In return, the developer is allowed to construct 500 homes and a golf course, a portion of which is located on the 108 acres, with an exclusive easement granted back to the landowner. The golf course also provides a buffer between the public coastal park and the homes, which are to be built an average of 700 feet from the shoreline. The golf course will be open to the public one day a week. All of the provisions of the good faith agreement were incorporated into the Shoreline Management Area use permit that was granted to the developer in 2003. There were 88 conditions placed on the SMA permit.

To understand the significance and importance of the good faith agreement, we must remember what could have happened at Kohanaiki given the zoning entitlements on the property since 1980.

In 2003, an article in West Hawaii Today reported the agreed upon plans were “a far cry from the sprawling resort planned for the property in the 1980s by Kona Beach Development Venture and developer Nansay Hawaii.”

Original development plans called for more than 800 hotel rooms, six story-high buildings, specialty restaurants, more than 1,000 condos and homes and a golf course to be built around the anchialine ponds and on the coastline.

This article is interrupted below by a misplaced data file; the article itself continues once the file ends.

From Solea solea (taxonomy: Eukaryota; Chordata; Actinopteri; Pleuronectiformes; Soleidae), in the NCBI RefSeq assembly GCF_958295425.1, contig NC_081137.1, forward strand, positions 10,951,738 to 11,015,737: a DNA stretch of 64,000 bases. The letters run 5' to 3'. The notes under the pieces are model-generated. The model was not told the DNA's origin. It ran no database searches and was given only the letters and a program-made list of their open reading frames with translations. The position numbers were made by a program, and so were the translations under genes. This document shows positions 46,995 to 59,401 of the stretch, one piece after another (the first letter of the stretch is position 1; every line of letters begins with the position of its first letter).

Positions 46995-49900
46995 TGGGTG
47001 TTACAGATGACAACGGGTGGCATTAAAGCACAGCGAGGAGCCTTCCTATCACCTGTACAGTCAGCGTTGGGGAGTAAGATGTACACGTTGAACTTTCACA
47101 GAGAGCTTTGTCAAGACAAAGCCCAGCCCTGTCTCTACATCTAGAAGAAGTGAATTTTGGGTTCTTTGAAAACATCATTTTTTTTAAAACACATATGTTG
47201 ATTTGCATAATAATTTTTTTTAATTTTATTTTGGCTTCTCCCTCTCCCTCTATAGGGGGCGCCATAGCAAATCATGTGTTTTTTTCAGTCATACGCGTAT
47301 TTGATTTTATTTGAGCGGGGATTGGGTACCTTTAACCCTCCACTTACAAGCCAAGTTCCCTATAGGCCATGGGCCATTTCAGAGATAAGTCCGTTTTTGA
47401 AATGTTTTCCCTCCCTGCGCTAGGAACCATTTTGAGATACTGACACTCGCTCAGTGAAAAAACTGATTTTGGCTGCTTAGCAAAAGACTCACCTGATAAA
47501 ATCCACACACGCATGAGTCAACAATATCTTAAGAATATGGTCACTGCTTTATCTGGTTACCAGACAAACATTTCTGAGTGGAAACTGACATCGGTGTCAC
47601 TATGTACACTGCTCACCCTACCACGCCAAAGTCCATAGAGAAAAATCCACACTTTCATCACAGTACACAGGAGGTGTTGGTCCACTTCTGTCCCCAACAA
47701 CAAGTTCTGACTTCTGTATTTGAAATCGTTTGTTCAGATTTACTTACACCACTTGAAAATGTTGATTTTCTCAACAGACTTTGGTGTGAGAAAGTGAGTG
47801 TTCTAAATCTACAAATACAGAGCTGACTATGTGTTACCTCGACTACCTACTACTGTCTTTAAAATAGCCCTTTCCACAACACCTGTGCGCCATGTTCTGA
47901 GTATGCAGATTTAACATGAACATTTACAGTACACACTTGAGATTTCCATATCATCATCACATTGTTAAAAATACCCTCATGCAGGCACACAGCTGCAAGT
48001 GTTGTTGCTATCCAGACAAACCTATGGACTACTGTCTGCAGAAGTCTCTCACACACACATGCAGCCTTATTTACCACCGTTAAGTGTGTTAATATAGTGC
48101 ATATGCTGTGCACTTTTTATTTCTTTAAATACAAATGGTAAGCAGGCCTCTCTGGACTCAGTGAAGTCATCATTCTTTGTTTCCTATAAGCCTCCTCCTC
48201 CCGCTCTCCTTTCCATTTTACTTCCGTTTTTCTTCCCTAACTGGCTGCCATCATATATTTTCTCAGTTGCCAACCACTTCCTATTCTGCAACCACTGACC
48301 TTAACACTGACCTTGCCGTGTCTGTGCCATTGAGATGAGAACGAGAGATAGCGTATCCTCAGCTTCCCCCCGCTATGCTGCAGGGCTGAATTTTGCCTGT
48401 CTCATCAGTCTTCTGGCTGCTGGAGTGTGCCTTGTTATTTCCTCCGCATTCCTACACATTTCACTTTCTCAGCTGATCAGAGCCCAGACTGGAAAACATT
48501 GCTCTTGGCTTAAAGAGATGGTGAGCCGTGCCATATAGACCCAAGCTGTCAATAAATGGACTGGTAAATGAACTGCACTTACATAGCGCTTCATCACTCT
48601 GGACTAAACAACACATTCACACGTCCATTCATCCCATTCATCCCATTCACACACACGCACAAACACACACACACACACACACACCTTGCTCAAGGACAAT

Public access would have been like other hotels — had it not been for the efforts and commitment of our community and our community leaders to minimize the impact of development at Kohanaiki.

The Kona community has long advocated for residents to have a role in land use planning. Development at Kohanaiki demanded citizens to fight for our coastline; to protect those activities and access rights that are enjoyed by our community, our quality of life, cultural practices and the environment.

Credit must also be given to all involved, including the late Rep. Patsy Mink, Uncle Leon Sterling, and Herb Kane; community groups, such as the Kohanaiki Ohana, Na Keiki Hee Nalu, Hui Hee Nalu, Public Access Shoreline Hawaii and Wave Riders Against Drugs; lineal and cultural descendants of the area; community leaders and elected representatives Virginia Isbell, Curtis Tyler, Pilago, Harry Kim and Billy Kenoi; Native Hawaiian Legal Corporation, Sierra Club Legal Defense, Surfrider Foundation; local residents, businesses, attorneys and advisors; and especially the keiki surfers who continue to make us realize the importance of places like Kohanaiki.

The Kohanaiki Shoreline Park is the result of years of legal battles, collaboration and negotiation, and represents a willingness on the part of all stakeholders to share in the stewardship of this very special place.

Today, this same community that fought and won landmark Supreme Court cases to protect public access and gathering rights, that shaped the path of development on this land, can be proud of the coastal park that will soon be dedicated to the County of Hawaii to be enjoyed in perpetuity by future generations.

Rebecca Villegas


Kohanaiki Ohana



One Response

Leave a Reply

Your email address will not be published. Required fields are marked *

I do this to keep the spammers away * Time limit is exhausted. Please reload CAPTCHA.